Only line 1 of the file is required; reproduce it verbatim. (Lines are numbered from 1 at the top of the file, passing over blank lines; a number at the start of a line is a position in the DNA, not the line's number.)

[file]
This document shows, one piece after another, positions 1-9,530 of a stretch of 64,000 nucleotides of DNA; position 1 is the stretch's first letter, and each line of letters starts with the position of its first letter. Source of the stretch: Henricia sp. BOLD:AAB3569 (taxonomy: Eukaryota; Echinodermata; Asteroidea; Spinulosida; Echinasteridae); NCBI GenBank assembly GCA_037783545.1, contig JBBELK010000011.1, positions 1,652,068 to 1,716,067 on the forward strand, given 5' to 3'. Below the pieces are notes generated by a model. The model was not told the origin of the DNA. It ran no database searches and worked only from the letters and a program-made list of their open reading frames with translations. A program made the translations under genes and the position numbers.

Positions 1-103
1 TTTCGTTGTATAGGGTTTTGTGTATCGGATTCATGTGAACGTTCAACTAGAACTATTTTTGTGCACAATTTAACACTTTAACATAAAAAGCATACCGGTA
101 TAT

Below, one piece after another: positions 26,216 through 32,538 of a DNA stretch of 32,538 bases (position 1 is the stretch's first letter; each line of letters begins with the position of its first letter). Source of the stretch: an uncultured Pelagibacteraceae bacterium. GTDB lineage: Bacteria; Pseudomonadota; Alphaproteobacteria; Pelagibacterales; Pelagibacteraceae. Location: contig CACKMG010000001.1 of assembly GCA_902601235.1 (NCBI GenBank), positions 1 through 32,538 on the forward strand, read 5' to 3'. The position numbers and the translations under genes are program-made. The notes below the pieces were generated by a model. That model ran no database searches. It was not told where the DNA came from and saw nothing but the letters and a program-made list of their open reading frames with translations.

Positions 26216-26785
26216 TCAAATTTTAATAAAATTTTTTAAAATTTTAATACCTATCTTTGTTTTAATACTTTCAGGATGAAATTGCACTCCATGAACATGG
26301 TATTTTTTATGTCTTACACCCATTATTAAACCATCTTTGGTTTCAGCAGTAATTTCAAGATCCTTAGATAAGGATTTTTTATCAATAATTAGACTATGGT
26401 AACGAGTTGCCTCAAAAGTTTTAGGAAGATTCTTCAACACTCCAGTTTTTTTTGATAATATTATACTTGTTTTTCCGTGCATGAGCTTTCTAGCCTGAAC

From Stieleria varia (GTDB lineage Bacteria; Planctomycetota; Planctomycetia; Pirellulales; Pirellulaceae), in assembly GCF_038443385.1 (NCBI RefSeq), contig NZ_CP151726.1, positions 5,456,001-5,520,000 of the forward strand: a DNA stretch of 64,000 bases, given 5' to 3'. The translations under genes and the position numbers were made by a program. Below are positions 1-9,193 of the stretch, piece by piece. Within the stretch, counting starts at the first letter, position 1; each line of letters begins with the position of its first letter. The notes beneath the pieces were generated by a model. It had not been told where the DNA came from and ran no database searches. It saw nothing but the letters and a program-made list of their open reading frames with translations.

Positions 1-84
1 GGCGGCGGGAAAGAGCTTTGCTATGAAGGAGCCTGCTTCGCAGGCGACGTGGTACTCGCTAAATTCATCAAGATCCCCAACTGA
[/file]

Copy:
This document shows, one piece after another, positions 1-9,530 of a stretch of 64,000 nucleotides of DNA; position 1 is the stretch's first letter, and each line of letters starts with the position of its first letter. Source of the stretch: Henricia sp. BOLD:AAB3569 (taxonomy: Eukaryota; Echinodermata; Asteroidea; Spinulosida; Echinasteridae); NCBI GenBank assembly GCA_037783545.1, contig JBBELK010000011.1, positions 1,652,068 to 1,716,067 on the forward strand, given 5' to 3'. Below the pieces are notes generated by a model. The model was not told the origin of the DNA. It ran no database searches and worked only from the letters and a program-made list of their open reading frames with translations. A program made the translations under genes and the position numbers.